we might even think perfected, a traditional style of country gardening.
Inspired by French gardens like Giverny (above) Marian Somes and her husband Bryce, created their own version, Picardy, in the rolling hills of Jindivic, Victoria
Gravel and grass
Another characteristic of French gardens that has struck me on my travels is the use of gravel rather than manicured lawn to surround the house. Rather
than the exquisite lawns of English gardens, and our reproduction of them in our suburban gardens, in French gardens, grass will typically be roughly
mown and not subjected to stripes and patterns. In larger country houses in the south of France, though, which has a dry climate, you sometimes find
a tapis vert, a small area of perfect lawn that is cherished and used rather like a bed of flowers. It’s for looking at, not for walking or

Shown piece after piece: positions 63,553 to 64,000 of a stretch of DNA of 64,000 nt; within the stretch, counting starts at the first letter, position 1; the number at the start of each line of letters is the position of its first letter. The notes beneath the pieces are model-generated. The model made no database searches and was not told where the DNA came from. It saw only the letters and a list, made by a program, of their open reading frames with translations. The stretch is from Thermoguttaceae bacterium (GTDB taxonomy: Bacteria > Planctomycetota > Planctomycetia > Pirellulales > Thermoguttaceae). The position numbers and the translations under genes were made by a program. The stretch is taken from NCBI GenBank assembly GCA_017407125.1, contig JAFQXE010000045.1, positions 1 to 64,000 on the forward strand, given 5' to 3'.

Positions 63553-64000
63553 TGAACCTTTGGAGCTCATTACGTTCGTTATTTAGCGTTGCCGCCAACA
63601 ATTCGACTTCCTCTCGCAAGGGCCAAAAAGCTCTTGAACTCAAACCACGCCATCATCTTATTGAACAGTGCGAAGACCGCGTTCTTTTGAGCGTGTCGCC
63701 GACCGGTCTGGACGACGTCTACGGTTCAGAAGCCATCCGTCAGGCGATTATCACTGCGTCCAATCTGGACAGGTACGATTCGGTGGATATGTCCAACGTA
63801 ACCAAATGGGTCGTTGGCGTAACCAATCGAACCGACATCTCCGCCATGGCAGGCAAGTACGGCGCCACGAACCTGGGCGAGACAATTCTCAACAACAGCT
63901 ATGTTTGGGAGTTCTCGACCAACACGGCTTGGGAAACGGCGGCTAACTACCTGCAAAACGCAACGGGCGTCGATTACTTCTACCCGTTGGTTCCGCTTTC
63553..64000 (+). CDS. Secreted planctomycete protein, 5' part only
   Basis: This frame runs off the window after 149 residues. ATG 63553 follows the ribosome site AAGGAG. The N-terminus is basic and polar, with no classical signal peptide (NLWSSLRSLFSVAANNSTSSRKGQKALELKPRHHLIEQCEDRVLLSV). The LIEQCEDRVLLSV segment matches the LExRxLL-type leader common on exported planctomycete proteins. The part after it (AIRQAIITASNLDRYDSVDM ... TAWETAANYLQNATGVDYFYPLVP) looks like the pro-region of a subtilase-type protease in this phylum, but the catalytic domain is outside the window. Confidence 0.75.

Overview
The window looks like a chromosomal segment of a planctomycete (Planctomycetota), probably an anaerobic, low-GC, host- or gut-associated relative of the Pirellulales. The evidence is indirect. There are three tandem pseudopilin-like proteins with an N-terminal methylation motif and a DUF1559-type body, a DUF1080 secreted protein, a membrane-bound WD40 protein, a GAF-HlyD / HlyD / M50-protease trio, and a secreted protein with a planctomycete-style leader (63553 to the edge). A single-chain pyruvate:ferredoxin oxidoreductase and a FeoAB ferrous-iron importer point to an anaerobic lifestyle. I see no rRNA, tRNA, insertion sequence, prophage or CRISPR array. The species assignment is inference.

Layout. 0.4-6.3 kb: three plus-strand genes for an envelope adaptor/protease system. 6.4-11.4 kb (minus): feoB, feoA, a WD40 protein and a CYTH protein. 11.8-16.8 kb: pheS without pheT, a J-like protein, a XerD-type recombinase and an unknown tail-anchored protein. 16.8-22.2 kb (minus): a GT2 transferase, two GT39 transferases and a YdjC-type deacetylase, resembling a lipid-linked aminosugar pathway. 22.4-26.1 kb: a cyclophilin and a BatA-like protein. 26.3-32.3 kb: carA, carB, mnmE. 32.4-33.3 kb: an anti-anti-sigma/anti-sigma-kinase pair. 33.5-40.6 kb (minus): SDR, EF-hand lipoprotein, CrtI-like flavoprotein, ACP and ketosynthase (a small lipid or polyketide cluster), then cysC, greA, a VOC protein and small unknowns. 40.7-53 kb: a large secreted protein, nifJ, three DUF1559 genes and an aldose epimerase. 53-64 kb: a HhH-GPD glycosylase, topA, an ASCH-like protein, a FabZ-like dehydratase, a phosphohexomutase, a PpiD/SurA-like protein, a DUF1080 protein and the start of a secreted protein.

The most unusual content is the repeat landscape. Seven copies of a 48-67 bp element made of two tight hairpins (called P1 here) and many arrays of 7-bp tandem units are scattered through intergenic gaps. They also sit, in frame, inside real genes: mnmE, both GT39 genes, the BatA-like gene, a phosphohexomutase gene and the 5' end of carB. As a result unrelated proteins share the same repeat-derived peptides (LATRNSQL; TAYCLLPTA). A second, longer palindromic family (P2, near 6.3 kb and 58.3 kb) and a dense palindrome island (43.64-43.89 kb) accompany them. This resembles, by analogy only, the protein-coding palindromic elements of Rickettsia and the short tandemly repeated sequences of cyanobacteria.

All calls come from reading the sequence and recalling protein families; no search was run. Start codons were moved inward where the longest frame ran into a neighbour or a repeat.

At Picardy Marian employs the structure, gravel paths and exuberant flower planting of the typical French country garden.
The French countryside looks to me like a garden, with fields of scarlet poppies and yellow crops of canola in spring and in some areas purple lavender
and sunflowers later in the season. In the cooler and wetter regions of Normandy and Brittany hydrangeas grow along roadsides and are as tall as a
man and covered in bouquet-sized heads of flowers.
French country gardens are full of colourful flowers and perfume. The flowers that say France to me are roses, bearded iris, dahlias, lilacs, lavender,
sunflowers, geraniums and red poppies. No matter how small a garden is, it almost always includes a rose climbing on a wall. In village houses, many
of which are virtually on the road, they may be growing out of a pocket-handkerchief-sized bed and will be severely pruned to shape.
The gardens of larger houses in the village are often enclosed by stone walls or hedges and there will probably be a few fruit trees in addition to the
The gardens surrounding stand-alone farmhouses may not be large, the land too valuable to be used solely for pleasure, but there will be pots of geraniums,